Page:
Society calls for conservation of endangered tree species
Shorea lumutensis or balau putih is only found in several parts of Perak.
THE CRITICALLY endangered tree species Shorea lumutensis only found in Perak must be conserved, and promoted as an eco-tourism product to prevent IT from going extinct.
Ecotourism and Conservation Society Malaysia (Ecomy) co-founder and CEO Andrew Sebastian said the species, locally known as balau putih, can only be found at the high conservation value forests (HCVF) of the Sungai Pinang Virgin Jungle Reserve on Pangkor Island, Segari-Melintang Forest Reserve, and at the Teluk Rubiah Forest Reserve in Lumut.
Sebastian said Ecomy hopes to find ways to develop and package these areas into a proper eco-tourism product following a seven-day expedition to the island that ended yesterday.
Andrew, who was also the expedition’s coordinator, said due to its limited range and distribution, the rare tree categorised as critically endangered by the International Union for Conservation of Nature (IUCN), must be protected.
“Over 100 scientists, researchers together with some 300 local primary school pupils, and community members were involved in the expedition.
“There were 36 areas of study during the expedition, and a good number of botanists looked at many different species of plants, from coastal, herbal, creepers to large trees, with the focus being on Shorea lumutensis,” he said in a telephone interview earlier this week.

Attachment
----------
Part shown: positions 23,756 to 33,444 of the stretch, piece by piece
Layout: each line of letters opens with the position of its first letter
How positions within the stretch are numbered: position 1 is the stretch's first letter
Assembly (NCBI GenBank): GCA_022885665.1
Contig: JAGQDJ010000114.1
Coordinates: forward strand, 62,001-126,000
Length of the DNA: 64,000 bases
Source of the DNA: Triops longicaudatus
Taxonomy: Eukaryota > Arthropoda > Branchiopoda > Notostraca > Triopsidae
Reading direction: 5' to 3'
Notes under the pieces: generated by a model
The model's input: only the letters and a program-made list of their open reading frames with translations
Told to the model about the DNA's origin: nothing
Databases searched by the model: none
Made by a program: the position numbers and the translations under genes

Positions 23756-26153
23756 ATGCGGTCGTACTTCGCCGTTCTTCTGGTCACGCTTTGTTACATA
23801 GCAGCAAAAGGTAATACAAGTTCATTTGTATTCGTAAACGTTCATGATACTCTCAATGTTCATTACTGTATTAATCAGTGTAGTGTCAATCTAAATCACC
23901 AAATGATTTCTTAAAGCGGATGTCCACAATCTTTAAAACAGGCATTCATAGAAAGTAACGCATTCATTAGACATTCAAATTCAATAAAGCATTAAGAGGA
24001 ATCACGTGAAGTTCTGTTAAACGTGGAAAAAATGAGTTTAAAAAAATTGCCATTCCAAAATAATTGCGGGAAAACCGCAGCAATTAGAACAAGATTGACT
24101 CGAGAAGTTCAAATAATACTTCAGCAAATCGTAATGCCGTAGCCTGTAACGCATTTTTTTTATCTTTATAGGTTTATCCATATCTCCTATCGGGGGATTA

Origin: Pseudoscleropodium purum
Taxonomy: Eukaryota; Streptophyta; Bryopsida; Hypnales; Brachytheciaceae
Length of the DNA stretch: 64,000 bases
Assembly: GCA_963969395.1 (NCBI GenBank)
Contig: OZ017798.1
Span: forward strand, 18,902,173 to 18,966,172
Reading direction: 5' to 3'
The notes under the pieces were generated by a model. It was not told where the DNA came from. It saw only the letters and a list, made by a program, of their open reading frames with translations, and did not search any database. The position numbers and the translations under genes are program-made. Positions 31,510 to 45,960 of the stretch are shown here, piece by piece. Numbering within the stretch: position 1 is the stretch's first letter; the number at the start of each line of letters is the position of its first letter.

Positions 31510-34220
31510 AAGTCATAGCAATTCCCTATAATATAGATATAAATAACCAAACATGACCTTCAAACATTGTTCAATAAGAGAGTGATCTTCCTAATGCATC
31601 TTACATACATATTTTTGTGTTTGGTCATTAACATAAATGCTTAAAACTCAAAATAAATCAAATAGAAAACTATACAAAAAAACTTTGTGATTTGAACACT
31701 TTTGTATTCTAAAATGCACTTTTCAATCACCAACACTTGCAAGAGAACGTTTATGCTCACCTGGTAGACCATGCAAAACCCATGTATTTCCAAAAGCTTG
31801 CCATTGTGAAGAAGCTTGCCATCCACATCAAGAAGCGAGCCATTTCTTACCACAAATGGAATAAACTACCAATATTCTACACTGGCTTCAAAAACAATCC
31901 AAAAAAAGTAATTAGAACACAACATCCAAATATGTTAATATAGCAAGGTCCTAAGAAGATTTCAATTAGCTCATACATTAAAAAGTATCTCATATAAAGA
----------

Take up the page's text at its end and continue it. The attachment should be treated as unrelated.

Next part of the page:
Shorea lumutensis, is a species of tree in the Dipterocarpaceae family (mainly tropical lowland rainforest trees) endemic to Peninsular Malaysia.Limited in its range, this timber species occurs along the coastal hills of the west coast of Peninsular Malaysia, and is a medium-sized to large tree with leathery and oblong elliptical shaped leaves.
The expedition was organised by Ecomy, in partnership with Vale Malaysia Minerals Sdn Bhd, supported by Perak Forestry Department, and Manjung District Council.
Andrew said, in the other parts of the world people pay to tour and see unique plants and trees.“So why not turn this into a unique product for Perak, and Pangkor specifically,” he added.
He said the main objective of the expedition was to link the interesting or unique bio-diversity of the island to some form of eco-tourism.